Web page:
Now, I have to confess that when I agreed to do this over on MySpace, it was based on a misunderstanding. I thought Si had asked me to pick seven island desserts that I would take with me, which would have been much easier, as they all would have involved pineapple, coconut, and ice cream, and rum.
So, ok, it's desert island poems, which is just a fancy way of asking me to choose seven poems that mean something to me. But how to pick just seven? I have to begin by admitting that the whole thing is a bit artificial and arbitrary. But all right then, a desert island, no wifi, no kindle, no laptop, no phone, no lights, no motorcars, not a single luxury.
No books. Fine, then, I'm also going to rule out certain categories to make my task easier.
First of all, I'm not going to pick any poems from MySpace poets, and from any other poets that I know personally. Sorry guys, and gals, but I just don't want to play favorites.
Second, I'm assuming that no children are present on this dessert island, because if there were, I would pick poems to read to them, poems that I myself love dearly, including And to Think that I Saw it on Mulberry Street, Dr. Seuss's poetry having been very near and dear to me, and an absolute delight to read aloud.
Third, I'm ruling out song lyrics, even though they most certainly can be considered poetry. Otherwise, I would probably include some of Bob Dylan's works, like "Mr. Tambourine Man" (but I know that one by heart so why bother?). No theme songs either, like Gilligan's Island (not that I ever would pick it).
Fourth, I'm ruling out plays, even though the origin of the theater is as a modified version of poetry, as for example the great Attic playwright Aeschylus shifting the performance from one reader to three. Otherwise, I'd be tempted to pick seven of Shakespeare's plays, starting with A Midsummer Night's Dream and Macbeth. But I would not pick any of his sonnets, which simply do nothing for me.
And fifth, speaking of epics, and with a tendency to take things literally, if I were going to be stuck on a dessert island, I would probably grab seven epic poems because their length would give me something to occupy myself with in my isolation. I'd be particularly interested in taking epics that were originally produced without any recourse to writing, by oral poets otherwise referred to as singers of tales. My choices would include the Iliad and the Odyssey, Gilgamesh, the Kalevala, and the Elder Edda, but I probably would include one or two epics written by literate poets—I'm particularly fond of Ovid's Metamorphoses. But somehow that would feel like cheating, so I'm only going to pick one, and that one because of its poetics as much as anything.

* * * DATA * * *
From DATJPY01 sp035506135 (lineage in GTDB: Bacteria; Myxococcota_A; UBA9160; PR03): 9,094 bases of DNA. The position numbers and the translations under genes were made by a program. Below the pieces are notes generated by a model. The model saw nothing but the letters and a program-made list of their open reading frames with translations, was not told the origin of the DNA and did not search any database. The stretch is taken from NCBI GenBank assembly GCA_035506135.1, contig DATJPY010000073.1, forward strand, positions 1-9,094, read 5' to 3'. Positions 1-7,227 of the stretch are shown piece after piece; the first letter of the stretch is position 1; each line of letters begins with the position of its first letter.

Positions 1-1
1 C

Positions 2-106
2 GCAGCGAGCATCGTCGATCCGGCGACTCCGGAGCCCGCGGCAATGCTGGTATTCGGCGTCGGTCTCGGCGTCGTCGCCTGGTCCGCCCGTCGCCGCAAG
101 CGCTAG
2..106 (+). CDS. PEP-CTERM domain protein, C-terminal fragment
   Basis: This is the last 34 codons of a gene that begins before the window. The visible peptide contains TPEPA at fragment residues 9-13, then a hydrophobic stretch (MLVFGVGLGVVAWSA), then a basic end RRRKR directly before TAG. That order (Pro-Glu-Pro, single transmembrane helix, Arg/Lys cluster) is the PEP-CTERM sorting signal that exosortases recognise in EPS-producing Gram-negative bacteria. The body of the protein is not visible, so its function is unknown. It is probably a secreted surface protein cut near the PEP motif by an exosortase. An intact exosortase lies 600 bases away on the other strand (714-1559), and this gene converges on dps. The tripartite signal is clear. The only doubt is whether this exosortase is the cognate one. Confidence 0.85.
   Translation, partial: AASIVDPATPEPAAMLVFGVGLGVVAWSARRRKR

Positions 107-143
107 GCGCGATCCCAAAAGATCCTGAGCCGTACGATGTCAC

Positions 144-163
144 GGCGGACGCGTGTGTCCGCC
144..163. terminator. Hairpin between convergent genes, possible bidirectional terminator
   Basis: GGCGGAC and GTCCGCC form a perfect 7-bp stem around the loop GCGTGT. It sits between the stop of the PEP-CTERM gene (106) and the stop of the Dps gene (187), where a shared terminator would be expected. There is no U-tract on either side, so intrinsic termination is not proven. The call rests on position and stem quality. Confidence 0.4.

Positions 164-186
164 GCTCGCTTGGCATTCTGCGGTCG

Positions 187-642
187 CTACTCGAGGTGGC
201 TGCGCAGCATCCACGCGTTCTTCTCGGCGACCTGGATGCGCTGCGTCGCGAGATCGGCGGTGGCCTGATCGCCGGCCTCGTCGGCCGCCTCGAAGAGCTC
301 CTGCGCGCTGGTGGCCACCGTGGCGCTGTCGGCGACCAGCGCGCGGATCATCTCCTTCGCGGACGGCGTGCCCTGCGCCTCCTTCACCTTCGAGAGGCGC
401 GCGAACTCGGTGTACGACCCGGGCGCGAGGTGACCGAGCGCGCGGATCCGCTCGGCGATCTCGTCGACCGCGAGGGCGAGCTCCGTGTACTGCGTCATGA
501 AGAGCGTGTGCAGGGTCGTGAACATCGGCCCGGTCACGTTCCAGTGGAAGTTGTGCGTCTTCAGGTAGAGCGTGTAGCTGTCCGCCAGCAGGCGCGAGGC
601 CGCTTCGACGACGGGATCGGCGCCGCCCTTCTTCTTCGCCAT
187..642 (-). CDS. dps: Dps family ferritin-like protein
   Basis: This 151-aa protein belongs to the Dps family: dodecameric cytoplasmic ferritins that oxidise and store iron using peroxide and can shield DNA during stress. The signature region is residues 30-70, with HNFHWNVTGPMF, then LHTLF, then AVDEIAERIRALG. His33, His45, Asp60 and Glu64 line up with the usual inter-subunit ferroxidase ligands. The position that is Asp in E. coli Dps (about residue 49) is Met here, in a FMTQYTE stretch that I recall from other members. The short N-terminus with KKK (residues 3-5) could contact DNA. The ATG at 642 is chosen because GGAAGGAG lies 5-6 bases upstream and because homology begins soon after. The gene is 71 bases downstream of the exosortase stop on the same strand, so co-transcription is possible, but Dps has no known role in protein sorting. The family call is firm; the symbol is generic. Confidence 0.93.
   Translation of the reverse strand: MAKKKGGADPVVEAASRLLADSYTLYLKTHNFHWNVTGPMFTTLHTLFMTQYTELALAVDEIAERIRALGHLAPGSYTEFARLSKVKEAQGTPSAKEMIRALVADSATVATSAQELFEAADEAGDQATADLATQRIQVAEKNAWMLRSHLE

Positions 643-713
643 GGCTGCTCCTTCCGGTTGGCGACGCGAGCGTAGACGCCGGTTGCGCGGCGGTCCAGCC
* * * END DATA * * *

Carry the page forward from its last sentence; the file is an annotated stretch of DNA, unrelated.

All right then. For my first and only epic poem, I am going with Beowulf, and in particular with the new translation by the great Irish poet Seamus Heaney that was published in 2000, the original having been composed in Anglo-Saxon, otherwise known as Old English.
You can hear Heaney read four excerpts from the epic online, courtesy of The Norton Anthology of English Literature: Archive page (just click here).
And that's all for this installment of Desert Island Poems, stay tuned for Part Two, coming soon to a Blog Time Passing near you!